Indemnification Provisions

We entered into a separation and distribution agreement and various other agreements with eBay to govern the separation and relationship of the two companies going forward. These agreements provide for specific indemnity and liability obligations and could lead to disputes between us and eBay, which may be significant. In addition, the indemnity rights we have against eBay under the agreements may not be sufficient to protect us and our indemnity obligations to eBay may be significant.
In the ordinary course of business, we include limited indemnification provisions in certain of our agreements with parties with whom we have commercial relationships, including our standard marketing, promotions, and application-programming-interface license (API) agreements. Under these contracts, we generally indemnify, hold harmless, and agree to reimburse the indemnified party for losses suffered or incurred by the indemnified party in connection with claims by any third party with respect to our domain names, trademarks, logos, and other branding elements to the extent that such marks are related to the subject agreement. In a limited number of agreements, we have provided an indemnity for other types of third-party claims, which are indemnities mainly related to intellectual property rights. We have also provided an indemnity to our payments processors in the event of certain third-party claims or card association fines against the processor arising out of conduct by us or our customers. It is not possible to determine the maximum potential loss under these indemnification provisions due to our limited history of prior indemnification claims and the unique facts and circumstances involved in each particular situation. To date, no significant costs have been incurred, either individually or collectively, in connection with our indemnification provisions.

25

PayPal Holdings, Inc.
NOTES TO CONDENSED CONSOLIDATED FINANCIAL STATEMENTS
(Unaudited)


Off-Balance Sheet Arrangements

As of March 31, 2017 and December 31, 2016, we had no off-balance sheet arrangements that have, or are reasonably likely to have, a current or future material effect on our consolidated financial condition, results of operations, liquidity, capital expenditures or capital resources.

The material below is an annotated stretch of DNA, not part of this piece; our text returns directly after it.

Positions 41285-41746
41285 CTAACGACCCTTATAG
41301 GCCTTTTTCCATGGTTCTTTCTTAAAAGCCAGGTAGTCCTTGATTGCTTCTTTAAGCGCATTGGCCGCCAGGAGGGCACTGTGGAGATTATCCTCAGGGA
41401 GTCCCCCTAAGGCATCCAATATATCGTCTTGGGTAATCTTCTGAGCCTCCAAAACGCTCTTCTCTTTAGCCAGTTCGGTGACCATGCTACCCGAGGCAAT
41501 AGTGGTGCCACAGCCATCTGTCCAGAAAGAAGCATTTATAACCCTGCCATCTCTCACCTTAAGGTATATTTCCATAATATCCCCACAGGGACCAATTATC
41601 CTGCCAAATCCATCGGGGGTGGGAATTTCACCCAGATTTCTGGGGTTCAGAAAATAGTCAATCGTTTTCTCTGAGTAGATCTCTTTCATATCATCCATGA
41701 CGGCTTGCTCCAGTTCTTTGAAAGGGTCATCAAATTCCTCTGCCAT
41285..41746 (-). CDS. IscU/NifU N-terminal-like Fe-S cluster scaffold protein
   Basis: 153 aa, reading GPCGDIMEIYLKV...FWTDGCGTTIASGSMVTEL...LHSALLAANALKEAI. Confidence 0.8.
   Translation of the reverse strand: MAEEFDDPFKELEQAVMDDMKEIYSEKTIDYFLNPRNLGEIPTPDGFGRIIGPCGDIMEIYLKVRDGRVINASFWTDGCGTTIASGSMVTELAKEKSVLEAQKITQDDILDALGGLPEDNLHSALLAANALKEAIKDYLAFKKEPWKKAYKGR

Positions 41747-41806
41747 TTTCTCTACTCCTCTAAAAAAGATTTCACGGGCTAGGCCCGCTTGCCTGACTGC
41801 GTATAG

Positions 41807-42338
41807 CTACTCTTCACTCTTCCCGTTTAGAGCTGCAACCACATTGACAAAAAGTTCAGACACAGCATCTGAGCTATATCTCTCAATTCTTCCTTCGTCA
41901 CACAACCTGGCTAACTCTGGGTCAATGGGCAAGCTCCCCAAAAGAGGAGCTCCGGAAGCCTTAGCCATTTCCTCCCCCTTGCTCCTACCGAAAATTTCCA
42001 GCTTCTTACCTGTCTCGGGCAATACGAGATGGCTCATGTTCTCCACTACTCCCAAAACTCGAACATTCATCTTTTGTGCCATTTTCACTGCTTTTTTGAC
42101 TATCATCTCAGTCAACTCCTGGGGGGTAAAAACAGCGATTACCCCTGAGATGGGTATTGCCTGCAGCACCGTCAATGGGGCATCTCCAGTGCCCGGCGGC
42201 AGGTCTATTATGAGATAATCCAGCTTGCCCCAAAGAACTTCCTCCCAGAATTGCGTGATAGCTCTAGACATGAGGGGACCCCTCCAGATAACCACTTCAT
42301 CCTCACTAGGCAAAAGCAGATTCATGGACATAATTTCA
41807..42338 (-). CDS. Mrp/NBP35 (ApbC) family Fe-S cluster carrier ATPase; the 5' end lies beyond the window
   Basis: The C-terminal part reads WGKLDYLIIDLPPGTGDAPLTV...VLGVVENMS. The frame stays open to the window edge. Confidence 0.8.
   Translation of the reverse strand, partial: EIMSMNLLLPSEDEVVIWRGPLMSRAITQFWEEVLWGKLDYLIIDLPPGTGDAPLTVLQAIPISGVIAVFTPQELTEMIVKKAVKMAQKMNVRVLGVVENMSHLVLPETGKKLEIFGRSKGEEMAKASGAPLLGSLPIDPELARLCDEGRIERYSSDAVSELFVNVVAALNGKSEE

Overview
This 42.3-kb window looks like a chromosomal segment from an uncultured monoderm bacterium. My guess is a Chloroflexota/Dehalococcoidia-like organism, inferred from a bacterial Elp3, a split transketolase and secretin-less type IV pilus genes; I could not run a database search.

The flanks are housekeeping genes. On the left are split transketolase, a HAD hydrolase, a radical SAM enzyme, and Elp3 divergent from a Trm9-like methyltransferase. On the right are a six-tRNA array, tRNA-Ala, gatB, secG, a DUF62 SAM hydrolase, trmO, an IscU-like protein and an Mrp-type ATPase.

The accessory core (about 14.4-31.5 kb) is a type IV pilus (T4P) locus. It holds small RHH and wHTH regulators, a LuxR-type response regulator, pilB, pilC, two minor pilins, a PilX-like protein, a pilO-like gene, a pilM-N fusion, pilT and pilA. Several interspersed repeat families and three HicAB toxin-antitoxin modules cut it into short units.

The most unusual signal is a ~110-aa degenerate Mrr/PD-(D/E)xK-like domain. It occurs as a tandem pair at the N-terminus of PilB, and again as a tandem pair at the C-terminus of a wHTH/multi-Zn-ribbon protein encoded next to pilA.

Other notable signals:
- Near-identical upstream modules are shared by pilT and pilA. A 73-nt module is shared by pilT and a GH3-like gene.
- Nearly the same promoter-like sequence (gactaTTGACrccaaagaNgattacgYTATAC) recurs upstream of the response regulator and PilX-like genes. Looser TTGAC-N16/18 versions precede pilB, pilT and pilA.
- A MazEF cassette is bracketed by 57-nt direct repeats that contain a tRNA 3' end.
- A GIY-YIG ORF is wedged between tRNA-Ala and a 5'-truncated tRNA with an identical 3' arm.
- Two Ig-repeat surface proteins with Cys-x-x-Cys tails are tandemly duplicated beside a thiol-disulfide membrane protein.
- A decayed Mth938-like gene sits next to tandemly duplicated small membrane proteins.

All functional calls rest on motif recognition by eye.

Protection Programs

We provide merchants and consumers with protection programs on substantially all transactions completed through our Payments Platform. These programs protect both merchants and consumers from loss primarily due to fraud and counterparty performance. Our Buyer Protection Program provides protection to consumers for qualifying purchases by reimbursing the consumer for the full amount of the purchase if a purchased item does not arrive or does not match the seller’s description. Our Seller Protection Programs provide protection to merchants against claims that a transaction was not authorized by the buyer or claims that an item was not received by covering the seller for the full amount of the payment on eligible sales.

The maximum potential exposure under our protection programs is estimated to be the portion of total eligible transaction volume (TPV) for which buyer or seller protection claims may be raised under our existing user agreements. Since eligible transactions are typically completed in a period significantly shorter than the period under which disputes may be opened, and based on our historical losses to date, we do not believe that that the maximum potential exposure is representative of our actual potential exposure. The actual amount of potential exposure cannot be quantified as we are unable to determine total eligible transactions where performance by a merchant or customer is incomplete or completed transactions that may result in a claim under our protection programs. We record a liability with respect to losses under these protection programs when they are probable and the amount can be reasonably estimated.

The following table provides management's estimate of the maximum potential exposure related to our protection programs as of March 31, 2017 and December 31, 2016:
 March 31, 2017  December 31, 2016
 (In millions)
Maximum potential exposure$137,998
 $131,739

The following table provides the amount of allowance for transaction losses related to our protection programs as of March 31, 2017 and December 31, 2016:
 March 31, 2017  December 31, 2016
 (In millions)
Allowance for transaction losses$213
 $222

Note 12 - Related Party Transactions

As of March 31, 2017 and December 31, 2016, there were no material amounts payable to or amounts receivable from related parties. All contracts with related parties are at rates and terms that we believe are comparable with those that could be entered into with independent third parties. For all periods presented, there were no material related party transactions.


Note 13 - Stock Repurchase Program

In January 2016, our Board of Directors authorized a stock repurchase program that provides for the repurchase of up to $2 billion of our common stock. This stock repurchase program has no expiration from the date of authorization. This stock repurchase program is intended to offset the impact of dilution from our equity compensation programs and, subject to market conditions and other factors, may also be used to make opportunistic repurchases of our common stock to reduce outstanding share count. Any share repurchases under our stock repurchase program may be made through open market transactions, block trades, privately negotiated transactions or other means at times and in such amounts as management deems appropriate and will be funded from our working capital or other financing alternatives. However, any stock repurchases are subject to market conditions and other uncertainties

26

PayPal Holdings, Inc.
NOTES TO CONDENSED CONSOLIDATED FINANCIAL STATEMENTS